The relationship between Afghanistan and the U.S. goes back for many years. Listen to experienced ambassador Richard Olson discuss the relationship and way of life in Afghanistan ranging from international relations to the Taliban.
In April 1978, the communist revolution in Afghanistan overthrew the Afghani government at the time. In response to this revolution, there was an uprising in the countryside against the communist government in Afghanistan. This uprising caused a rift between the Afghans and eventually led to the deterioration of stability in the country. In turn, this led to the Soviet Union invasion in 1979. This piece of history is key to seeing a pattern that exists throughout Afghanistan’s history. One is the conflict between rural traditionalists and urban modernizers. The second pattern that is seen is intervention. The Soviet Union, which intervened in 1979, is the first of many interventions that take place throughout Afghan history.
After the Soviets left in 1989, there was a period of unrest, allowing the Taliban to rise to power in the mid 1990’s. The Taliban became a direct link to Al Qaeda which directly led to the Terrorist Act of 2001.
When the Taliban first came to power, many Afghans welcomed it because it brought stability to the country. When the US invaded Iraq in 2003, it led people to believe that if the U.S. had not taken this action, Afghanistan might be in a better place today. For example, the U.S. attempted to engage in peace negotiations with the Taliban however, it is now believed the reintegration of the Taliban into society would have been easier to do in 2003 and it would have been the better option.
When this happened, Pakistan picked up on the fact that Afghanistan was no longer the United States’s main focus. So, Pakistan, once again, started supporting the Taliban because they saw this support as the best way of ensuring their alliance with Afghanistan and decreasing a potential threat from India. Pakistan was trying to prevent an alliance between Afghanistan and India to make sure they faced no threat. Recently, however, Pakistan has been supporting the US peace initiative and positively using its influence with the Taliban to bring the Taliban to the table to negotiate.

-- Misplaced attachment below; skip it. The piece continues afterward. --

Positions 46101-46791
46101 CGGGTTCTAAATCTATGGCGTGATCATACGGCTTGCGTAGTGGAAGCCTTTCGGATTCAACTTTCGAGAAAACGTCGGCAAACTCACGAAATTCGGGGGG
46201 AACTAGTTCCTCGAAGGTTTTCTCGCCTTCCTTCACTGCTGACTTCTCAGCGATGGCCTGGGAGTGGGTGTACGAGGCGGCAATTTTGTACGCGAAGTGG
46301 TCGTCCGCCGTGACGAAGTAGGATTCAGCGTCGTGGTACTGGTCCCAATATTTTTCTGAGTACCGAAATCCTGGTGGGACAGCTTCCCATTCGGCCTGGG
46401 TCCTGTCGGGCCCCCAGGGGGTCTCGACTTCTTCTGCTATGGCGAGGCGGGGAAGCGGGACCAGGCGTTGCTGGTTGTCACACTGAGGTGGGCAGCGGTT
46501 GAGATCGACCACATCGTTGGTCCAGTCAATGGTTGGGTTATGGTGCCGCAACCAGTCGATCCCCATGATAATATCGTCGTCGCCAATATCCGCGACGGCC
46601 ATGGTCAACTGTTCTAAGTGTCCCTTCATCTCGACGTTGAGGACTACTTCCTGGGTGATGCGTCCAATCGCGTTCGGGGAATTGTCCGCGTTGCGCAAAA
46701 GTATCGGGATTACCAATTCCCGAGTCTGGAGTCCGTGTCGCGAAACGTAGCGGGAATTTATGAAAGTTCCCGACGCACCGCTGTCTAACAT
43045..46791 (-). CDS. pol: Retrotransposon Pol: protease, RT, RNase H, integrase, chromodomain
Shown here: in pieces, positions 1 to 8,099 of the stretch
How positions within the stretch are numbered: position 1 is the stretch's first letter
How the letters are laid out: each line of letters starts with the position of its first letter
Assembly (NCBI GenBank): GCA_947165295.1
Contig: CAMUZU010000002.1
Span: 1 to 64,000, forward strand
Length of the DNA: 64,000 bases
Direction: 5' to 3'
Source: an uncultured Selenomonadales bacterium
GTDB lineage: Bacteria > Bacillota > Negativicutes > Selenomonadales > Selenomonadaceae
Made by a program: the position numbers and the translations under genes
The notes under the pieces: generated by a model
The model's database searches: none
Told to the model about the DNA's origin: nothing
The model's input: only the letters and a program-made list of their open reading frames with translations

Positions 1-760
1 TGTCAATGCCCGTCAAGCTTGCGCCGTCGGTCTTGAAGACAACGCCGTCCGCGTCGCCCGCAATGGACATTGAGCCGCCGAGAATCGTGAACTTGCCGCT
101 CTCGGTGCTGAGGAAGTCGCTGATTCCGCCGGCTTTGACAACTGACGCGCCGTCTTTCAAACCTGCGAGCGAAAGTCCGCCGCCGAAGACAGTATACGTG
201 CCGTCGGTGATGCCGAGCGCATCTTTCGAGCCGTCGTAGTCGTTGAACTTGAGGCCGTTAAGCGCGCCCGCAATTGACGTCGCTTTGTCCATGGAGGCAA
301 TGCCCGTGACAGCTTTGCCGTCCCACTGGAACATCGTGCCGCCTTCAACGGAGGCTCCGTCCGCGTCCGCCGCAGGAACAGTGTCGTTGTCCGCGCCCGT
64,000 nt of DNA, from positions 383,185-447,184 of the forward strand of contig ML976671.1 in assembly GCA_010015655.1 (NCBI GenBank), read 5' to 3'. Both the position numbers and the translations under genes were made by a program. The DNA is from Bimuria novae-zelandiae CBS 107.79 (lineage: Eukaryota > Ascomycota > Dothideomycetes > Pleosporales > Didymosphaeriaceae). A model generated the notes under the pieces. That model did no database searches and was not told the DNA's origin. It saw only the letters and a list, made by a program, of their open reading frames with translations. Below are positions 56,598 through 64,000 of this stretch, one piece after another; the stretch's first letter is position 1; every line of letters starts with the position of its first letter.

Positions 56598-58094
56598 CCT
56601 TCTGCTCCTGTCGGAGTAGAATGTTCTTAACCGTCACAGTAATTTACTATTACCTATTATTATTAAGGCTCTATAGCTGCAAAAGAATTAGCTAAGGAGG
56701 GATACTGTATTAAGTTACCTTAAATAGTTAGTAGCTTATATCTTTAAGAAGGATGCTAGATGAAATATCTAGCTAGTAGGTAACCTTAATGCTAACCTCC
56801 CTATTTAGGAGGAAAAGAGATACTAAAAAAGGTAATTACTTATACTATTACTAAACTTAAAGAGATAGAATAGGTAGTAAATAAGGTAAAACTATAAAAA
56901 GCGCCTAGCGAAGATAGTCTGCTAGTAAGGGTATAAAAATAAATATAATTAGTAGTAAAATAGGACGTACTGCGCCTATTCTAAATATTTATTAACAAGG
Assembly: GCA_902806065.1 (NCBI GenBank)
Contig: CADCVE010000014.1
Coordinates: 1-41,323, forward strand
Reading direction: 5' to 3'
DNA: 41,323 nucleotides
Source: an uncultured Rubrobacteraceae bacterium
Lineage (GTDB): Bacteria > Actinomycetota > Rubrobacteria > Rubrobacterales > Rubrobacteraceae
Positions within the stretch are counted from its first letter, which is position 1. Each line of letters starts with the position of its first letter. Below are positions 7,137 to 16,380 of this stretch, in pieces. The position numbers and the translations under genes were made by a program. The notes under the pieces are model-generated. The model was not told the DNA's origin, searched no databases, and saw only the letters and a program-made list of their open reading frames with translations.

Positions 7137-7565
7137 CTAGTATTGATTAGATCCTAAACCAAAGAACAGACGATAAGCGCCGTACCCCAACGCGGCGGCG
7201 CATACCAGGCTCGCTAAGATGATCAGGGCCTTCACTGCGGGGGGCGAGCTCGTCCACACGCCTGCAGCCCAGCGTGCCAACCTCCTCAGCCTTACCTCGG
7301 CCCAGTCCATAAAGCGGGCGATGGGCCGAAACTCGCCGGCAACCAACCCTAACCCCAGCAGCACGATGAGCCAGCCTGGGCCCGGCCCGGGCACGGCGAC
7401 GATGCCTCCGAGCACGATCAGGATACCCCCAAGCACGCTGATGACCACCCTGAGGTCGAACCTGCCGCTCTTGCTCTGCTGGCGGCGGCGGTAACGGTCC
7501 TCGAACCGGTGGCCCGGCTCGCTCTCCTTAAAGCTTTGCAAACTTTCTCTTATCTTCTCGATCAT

In truth, Afghanistan is an undeveloped and difficult place to live. Afghanistan is one of the poorest countries in Asia and easily comparable to the underdeveloped countries of Africa. However, in the last 20 years Afghanistan has started to grow. There is now a constitution, the Islamic Republic has been established, and sectors of government. This has led to advancements for the Afghan people in areas such as medicine and education. More girls were able to attend schools and more clinics were made available for the general public which is a great improvement from 2001.
In order to create peace in Afghanistan, the United States had been attempting to pursue a policy of reconciliation with the Taliban since 2010. However, the Taliban’s condition to sit down in an Afghan led peace process was that United States’s forces must be removed. The current administration has created the Doha agreement under which the United States would remove troops in two parts. By spring of 2020, the number of troops had decreased to about 8,600. The rest of the troops would be removed by May of 2021. In the meantime, there would be conditions in place that the Taliban was required to meet. One of these conditions included ensuring that Al Qaeda and other terrorist groups would not be allowed to operate against the United States, and the United States’s allies, on Afghan land.
There are many factors that play into the possible success or failure of the peace negotiations in Afghanistan. One very prominent factor is the division of ethnicities in the Afghan government and how/if this division will unify in order to stand up against the Taliban.
Peace and development in Afghanistan is yet to be completely fulfilled, but the goal is to create cooperation both domestically and internationally.
To watch the full and detailed video about this subject make sure to check out this link: Afghanistan & USA: Longest Peace Talks & Realities on the Ground’ with Ambassador Richard Olson.
Written By: Ishika Bhatia